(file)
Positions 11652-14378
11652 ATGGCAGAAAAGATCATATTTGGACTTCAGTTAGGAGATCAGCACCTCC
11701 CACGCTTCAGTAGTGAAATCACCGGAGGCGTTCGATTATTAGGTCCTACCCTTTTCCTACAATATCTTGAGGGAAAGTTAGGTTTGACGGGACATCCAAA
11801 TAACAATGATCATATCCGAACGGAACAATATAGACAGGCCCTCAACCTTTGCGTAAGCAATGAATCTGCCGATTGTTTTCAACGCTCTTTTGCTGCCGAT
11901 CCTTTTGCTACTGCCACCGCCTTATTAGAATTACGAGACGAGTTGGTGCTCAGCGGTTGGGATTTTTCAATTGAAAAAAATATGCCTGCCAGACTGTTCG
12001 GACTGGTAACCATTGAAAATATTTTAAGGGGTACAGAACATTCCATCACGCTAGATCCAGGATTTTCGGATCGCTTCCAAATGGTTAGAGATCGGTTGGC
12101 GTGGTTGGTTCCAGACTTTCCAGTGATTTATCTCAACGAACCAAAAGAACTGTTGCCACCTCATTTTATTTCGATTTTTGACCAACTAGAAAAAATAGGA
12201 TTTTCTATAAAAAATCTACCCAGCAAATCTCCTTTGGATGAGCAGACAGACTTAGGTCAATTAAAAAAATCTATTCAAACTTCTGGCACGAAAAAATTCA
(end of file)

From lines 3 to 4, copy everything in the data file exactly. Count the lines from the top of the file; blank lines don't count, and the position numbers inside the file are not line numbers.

11701 CACGCTTCAGTAGTGAAATCACCGGAGGCGTTCGATTATTAGGTCCTACCCTTTTCCTACAATATCTTGAGGGAAAGTTAGGTTTGACGGGACATCCAAA
11801 TAACAATGATCATATCCGAACGGAACAATATAGACAGGCCCTCAACCTTTGCGTAAGCAATGAATCTGCCGATTGTTTTCAACGCTCTTTTGCTGCCGAT